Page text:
Research

By Chris Chipello
Newsroom

Word-of-mouth recruitment is the most common way to fill jobs, and management scholars have long thought that this practice contributes to job segregation by gender: women tend to reach out to other women in their networks, and men do likewise.

Classified as: diversity, management, faculty of management, Organization Science, job segregation, society and culture, MIT Sloan School of Management, referral, job referral, gender de-segregation
Published on: 22 Jan 2016

By Vincent C. Allaire
Newsroom

Human genome editing for both research and therapy is progressing, raising ethical questions among scientists around the world.

Classified as: Bartha Knoppers, health and lifestyle, erika kleiderman, rosario isasi, gene editing, centre of genomics and policy, CRISPR
Published on: 21 Jan 2016

By Cynthia Lee

Some drug regimens, such as those designed to eliminate tumors, are notorious for nasty side effects. Unwanted symptoms are often the result of medicine going where it’s not needed and harming healthy cells. To minimize this risk, researchers in Quebec have developed nanoparticles that only release a drug when exposed to near-infrared light, which doctors could beam onto a specific site. Their report appears in the Journal of the American Chemical Society.

Classified as: Natural Sciences and Engineering Research Council of Canada, Canada Research Chairs, infections, drug, health and lifestyle, tumor, Journal of the American Chemical Society, Marta Cerruti, UV light, Near-infrared, Canada Foundation for Innovation
Published on: 20 Jan 2016

By Chris Chipello, McGill Newsroom

Study by McGill researchers assesses short-run impacts on households, industries

The cost burden of Quebec’s carbon-pricing policy, is likely to be modest across income groups and industries, according to a McGill University research team.

Classified as: environment, energy, science and technology, carbon market, carbon, carbon price, greenhouse, gas emission, carbon efficiency, permits, subsidies, decarbonisation, price floor
Published on: 20 Jan 2016

Don't miss the January 15, 2016, edition of CBC Radio's Quirks and Quarks to learn how Prof Jeff Bergthorson and colleagues are finding ways for energy to be stored and transported via iron and other metals, a novel and potentially important method for delivering fossil-fuel-free power.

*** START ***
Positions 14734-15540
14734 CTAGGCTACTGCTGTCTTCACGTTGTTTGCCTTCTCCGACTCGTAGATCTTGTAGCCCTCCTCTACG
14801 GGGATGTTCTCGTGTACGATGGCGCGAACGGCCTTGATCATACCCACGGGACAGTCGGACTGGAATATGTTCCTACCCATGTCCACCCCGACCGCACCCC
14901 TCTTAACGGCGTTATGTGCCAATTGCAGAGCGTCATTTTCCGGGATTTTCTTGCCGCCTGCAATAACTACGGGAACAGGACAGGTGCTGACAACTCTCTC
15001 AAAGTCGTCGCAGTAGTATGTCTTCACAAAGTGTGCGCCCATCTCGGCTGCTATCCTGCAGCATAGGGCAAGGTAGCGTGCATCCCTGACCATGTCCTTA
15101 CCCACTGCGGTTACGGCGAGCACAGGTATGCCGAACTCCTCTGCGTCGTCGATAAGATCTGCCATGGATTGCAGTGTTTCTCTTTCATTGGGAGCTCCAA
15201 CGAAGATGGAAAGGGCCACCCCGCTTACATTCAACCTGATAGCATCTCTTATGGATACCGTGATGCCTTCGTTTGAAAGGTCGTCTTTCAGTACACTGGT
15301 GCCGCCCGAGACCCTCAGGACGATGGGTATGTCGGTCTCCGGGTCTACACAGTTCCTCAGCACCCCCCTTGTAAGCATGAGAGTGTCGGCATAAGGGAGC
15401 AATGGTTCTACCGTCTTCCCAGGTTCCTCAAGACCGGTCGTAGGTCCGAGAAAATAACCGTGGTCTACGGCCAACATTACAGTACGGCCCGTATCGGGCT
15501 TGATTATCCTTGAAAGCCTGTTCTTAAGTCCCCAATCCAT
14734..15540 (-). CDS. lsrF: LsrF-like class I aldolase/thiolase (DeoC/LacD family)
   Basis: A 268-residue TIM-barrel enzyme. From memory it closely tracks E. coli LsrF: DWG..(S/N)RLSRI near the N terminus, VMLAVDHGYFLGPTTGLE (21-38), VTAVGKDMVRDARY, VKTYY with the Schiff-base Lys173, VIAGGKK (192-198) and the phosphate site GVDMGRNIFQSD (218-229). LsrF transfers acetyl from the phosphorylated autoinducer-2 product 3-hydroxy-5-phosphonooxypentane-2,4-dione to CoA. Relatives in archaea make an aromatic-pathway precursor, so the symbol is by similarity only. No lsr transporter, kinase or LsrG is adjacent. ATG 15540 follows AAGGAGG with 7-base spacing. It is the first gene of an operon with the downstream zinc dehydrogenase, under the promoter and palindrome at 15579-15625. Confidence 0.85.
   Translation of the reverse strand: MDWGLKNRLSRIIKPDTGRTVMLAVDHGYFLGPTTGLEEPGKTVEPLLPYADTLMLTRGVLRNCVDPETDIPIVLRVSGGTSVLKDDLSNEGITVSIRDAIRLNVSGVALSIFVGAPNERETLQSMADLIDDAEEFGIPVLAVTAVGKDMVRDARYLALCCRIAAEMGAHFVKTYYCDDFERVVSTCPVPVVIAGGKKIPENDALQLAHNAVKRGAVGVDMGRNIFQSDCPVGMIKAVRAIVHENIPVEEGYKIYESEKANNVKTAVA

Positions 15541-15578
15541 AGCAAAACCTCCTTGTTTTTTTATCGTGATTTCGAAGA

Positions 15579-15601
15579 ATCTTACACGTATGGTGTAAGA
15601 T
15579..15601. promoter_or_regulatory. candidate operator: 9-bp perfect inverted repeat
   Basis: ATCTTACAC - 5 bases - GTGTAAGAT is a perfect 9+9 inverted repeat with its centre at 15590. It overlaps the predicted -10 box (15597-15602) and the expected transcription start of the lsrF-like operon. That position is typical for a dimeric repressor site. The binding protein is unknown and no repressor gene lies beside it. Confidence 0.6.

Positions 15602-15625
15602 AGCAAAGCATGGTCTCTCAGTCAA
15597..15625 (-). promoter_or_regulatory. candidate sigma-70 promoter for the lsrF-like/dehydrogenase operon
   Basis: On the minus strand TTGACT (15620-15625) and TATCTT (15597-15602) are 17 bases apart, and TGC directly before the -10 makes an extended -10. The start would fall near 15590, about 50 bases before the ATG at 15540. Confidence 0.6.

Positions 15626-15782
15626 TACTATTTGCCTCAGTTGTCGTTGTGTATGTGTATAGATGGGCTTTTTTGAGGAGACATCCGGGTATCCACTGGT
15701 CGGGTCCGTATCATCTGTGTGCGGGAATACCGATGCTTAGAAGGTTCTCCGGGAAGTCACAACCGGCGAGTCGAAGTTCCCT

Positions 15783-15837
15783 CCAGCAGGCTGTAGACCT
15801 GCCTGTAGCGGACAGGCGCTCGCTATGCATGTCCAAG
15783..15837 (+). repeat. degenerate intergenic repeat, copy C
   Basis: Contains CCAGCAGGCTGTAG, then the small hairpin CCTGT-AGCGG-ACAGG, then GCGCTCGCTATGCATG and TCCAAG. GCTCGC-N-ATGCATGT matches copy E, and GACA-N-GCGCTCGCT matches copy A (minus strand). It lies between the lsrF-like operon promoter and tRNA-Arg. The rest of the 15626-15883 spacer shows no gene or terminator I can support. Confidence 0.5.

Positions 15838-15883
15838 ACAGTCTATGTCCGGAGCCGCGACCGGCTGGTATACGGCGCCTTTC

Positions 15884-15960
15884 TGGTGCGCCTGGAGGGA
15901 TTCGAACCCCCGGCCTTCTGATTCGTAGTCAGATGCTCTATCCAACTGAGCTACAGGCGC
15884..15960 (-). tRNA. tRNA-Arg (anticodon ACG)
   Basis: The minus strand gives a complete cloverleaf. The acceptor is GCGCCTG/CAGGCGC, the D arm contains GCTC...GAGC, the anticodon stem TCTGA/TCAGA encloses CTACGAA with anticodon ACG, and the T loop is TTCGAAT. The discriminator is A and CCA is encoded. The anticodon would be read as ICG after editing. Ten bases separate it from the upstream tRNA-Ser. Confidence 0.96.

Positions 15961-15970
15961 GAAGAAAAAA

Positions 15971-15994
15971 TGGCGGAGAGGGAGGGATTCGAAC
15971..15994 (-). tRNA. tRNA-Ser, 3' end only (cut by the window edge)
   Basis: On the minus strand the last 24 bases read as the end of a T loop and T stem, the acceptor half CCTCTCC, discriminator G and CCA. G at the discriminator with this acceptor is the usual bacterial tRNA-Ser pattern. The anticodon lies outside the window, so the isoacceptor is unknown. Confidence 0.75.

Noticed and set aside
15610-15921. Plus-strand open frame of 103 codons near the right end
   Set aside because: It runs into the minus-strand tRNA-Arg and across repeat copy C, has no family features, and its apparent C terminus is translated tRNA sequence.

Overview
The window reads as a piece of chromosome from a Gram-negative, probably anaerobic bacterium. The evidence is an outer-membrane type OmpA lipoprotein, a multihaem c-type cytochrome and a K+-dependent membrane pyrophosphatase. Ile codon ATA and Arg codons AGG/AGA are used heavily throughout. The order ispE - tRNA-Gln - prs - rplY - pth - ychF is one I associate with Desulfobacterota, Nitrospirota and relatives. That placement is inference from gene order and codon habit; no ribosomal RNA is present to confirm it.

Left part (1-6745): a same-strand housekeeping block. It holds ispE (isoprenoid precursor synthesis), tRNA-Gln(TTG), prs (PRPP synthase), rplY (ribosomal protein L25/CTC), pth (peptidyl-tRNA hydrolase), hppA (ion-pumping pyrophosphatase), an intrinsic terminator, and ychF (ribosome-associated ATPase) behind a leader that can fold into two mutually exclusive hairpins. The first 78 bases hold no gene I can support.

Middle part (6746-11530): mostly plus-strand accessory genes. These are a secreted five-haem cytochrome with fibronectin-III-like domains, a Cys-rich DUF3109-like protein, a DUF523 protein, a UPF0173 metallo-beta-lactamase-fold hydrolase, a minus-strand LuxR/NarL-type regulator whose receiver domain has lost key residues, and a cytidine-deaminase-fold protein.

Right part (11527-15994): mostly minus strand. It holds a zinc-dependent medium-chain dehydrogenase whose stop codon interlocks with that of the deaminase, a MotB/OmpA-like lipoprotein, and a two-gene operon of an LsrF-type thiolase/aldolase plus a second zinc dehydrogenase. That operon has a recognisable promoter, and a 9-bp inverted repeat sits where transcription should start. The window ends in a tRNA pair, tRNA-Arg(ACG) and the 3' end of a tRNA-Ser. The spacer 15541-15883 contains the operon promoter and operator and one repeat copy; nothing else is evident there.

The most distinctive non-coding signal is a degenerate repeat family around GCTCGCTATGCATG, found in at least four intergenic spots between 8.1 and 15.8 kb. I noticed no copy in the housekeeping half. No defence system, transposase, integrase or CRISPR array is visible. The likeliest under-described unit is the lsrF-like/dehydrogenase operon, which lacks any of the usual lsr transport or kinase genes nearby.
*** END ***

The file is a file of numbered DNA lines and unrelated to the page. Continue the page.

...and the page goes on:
Classified as: Sustainability, energy, engineering research, sustainable engineering, clean energy
Published on: 19 Jan 2016

By Katherine Gombay, McGill Newsroom

Failure to find active microbes in coldest Antarctic soils has implications for search for life on Mars

Classified as: NASA, Mars, Antarctic, Arctic, lyle whyte, science and technology, microbial life, permafrost soil, Phoenix landing site, ecosystem
Published on: 19 Jan 2016

Gold nanoparticles have unusual optical, electronic and chemical properties, which scientists are seeking to put to use in a range of new technologies, from nanoelectronics to cancer treatments.

Classified as: DNA, Nature Chemistry, optics, nanoparticles, gold, Hanadi Sleiman, nanoelectric, crystals, optoelectronics
Published on: 7 Jan 2016

By Katherine Gombay, McGill Newsroom

Arctic peoples inherently able to adapt given changes to various non-climatic factors

Classified as: environment, Geography, climate change, stress, James Ford, Nature Climate Change, science and technology, adaptation
Published on: 6 Jan 2016

Drought and extreme heat events slashed cereal harvests in recent decades by 9% to 10% on average in affected countries – and the impact of these weather disasters was greatest in the developed nations of North America, Europe and Australasia, according to a new study led by researchers from McGill University and the University of British Columbia.

Classified as: Sustainability, nature, farming, food and sustainability, drought, cereal, weather disaster, Navin Ramankutty, Pedram Rowhani
Published on: 6 Jan 2016

University of Toronto and McGill University scientists are leading an international partnership to discover new and improved drug treatments for tuberculosis, malaria and neglected tropical diseases  -- thanks to a contribution from Merck Canada Inc., as well as an additional $5 million supplement to a grant from the Bill & Melinda Gates Foundation. The new funding brings the total investment from the Bill & Melinda Gates Foundation to nearly US $12 million since 2012.

Classified as: medicine, health, tuberculosis, university of toronto, drug, health and lifestyle, Malaria, tropical diseases, Merck Canada, Bill & Melinda Gates Foundation, cryptosporidiosis, protozoan
Published on: 17 Dec 2015

Now, an international team of researchers led by McMaster University in collaboration with the Research Institute of the McGill University Health Centre has found that soap and water is actually less effective than just using saline water.

The findings, which were published in the New England Journal of Medicine, could lead to significant cost savings, particularly in developing countries where open fractures are particularly common.

Classified as: water, World Health Organization, McMaster, McGill University Health Centre, health and lifestyle, salin, salin water, soap, wound, cleaning wounds, New England Journal of Medicine, Mohit Bhandari, Michael G. DeGroote, Edward Harvey
Published on: 15 Dec 2015

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